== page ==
Wingsuit Rodeo

If you ever dreamed of being a skydiving cowboy, here’s your chance! On a wingsuit rodeo, a wingsuiter and a non-suited skydiver exit the aircraft with the non-suited skydiver behind the wingsuiter. The person then holds on like they would a rodeo bull for one wild, zippy ride! Please note, the wingsuiter in this dynamic should be a competent and skilled wingsuit pilot.

The options for interesting skydiving exits are as vast as the horizon! But remember, before moving on to complex air acrobatics, it’s important to have a handle on the basics. Whether you’re making a tandem skydive or well on your way with your student progression, at Skydive Orange we will show you how it’s done! Ready? Set. Book your skydive and go, Go, GO! Blue skies.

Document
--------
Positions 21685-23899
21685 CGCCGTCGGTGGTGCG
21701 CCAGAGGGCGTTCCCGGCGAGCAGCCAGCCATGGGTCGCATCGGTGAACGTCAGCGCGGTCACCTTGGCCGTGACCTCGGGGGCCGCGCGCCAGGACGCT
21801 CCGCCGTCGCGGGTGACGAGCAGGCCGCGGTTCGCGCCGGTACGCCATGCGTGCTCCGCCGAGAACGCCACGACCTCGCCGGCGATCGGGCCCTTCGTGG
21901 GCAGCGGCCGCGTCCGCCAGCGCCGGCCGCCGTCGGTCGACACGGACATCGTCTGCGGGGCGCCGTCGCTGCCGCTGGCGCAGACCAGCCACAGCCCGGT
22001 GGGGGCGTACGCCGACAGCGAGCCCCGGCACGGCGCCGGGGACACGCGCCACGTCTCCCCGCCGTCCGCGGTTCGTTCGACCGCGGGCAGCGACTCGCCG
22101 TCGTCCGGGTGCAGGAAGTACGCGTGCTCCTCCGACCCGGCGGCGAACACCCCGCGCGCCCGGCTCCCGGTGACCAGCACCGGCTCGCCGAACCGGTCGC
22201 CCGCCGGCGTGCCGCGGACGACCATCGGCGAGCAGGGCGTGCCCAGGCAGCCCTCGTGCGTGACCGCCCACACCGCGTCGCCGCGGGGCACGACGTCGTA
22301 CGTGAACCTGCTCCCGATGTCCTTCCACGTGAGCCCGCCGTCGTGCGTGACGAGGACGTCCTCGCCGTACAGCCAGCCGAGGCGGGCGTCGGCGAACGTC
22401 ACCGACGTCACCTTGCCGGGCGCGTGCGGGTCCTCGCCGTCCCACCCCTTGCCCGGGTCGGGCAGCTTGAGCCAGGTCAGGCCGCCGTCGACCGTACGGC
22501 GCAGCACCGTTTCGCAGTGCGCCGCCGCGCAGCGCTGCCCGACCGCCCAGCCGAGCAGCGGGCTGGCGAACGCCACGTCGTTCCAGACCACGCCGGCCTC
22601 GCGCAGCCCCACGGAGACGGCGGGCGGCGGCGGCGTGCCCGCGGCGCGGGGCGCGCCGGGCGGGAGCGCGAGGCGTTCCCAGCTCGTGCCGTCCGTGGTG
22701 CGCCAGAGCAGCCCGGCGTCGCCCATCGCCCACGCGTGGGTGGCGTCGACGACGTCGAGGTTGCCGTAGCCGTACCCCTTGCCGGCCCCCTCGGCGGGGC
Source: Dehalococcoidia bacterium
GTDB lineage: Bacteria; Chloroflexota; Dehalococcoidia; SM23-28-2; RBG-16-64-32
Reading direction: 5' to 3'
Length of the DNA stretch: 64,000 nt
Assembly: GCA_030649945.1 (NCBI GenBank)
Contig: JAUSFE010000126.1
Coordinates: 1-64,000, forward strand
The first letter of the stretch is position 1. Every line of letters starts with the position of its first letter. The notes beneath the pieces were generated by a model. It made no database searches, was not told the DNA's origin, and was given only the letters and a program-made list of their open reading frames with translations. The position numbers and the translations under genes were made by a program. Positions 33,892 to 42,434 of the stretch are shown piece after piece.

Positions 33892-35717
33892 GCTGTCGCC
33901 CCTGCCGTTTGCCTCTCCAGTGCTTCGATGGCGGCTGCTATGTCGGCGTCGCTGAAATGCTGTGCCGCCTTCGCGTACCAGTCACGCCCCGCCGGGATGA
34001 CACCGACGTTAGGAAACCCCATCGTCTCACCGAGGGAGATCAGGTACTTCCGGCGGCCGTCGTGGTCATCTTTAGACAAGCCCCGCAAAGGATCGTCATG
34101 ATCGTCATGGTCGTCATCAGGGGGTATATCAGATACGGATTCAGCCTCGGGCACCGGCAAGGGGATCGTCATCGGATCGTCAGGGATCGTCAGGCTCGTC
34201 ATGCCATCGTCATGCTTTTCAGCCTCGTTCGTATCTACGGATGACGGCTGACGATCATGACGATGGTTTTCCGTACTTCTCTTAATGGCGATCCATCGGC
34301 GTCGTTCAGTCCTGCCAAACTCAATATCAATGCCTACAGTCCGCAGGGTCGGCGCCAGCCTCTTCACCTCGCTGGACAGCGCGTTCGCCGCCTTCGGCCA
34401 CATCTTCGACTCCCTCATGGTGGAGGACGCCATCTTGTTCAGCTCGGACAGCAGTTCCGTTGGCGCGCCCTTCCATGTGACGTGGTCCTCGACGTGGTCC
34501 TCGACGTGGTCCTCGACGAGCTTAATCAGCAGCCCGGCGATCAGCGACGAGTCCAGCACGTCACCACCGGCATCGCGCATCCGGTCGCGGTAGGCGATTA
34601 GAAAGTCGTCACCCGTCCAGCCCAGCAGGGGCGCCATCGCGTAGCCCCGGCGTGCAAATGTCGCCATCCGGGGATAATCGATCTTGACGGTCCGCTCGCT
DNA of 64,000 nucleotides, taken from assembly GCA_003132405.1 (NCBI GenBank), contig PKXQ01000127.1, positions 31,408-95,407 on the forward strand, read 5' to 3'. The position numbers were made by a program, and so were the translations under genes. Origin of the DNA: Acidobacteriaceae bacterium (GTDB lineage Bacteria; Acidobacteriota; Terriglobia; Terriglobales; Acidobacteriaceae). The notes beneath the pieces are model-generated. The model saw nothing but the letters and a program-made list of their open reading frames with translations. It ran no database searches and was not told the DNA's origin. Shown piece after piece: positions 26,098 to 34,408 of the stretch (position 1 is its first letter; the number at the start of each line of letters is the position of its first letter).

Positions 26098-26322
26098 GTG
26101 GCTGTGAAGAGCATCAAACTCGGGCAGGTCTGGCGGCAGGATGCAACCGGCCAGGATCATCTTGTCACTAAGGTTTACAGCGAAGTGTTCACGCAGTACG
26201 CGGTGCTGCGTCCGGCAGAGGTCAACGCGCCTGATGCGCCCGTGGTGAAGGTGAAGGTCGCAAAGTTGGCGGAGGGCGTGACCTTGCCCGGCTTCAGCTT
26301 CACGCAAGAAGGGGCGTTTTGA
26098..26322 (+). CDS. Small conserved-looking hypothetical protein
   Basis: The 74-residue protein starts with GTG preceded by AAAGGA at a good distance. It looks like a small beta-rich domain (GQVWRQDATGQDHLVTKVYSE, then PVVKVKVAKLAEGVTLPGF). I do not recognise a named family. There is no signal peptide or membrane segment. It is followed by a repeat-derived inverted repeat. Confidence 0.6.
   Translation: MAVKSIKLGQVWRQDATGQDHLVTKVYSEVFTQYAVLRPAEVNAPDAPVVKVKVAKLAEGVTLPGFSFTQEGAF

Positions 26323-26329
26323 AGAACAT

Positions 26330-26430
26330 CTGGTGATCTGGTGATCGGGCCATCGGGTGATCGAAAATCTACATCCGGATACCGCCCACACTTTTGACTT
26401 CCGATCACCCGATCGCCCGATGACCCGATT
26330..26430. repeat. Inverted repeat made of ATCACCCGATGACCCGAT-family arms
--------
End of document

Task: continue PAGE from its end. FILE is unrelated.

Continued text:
Colm Walker Skydive Orange AFF Student

Colm Walker – Baltimore, MD

Baltimore, MD

The best thing about Skydive Orange is the attitude and culture. The vibe is to welcome new jumpers to the sport and the world of skydiving. You are not treated like a revenue source. You are treated with care and attention.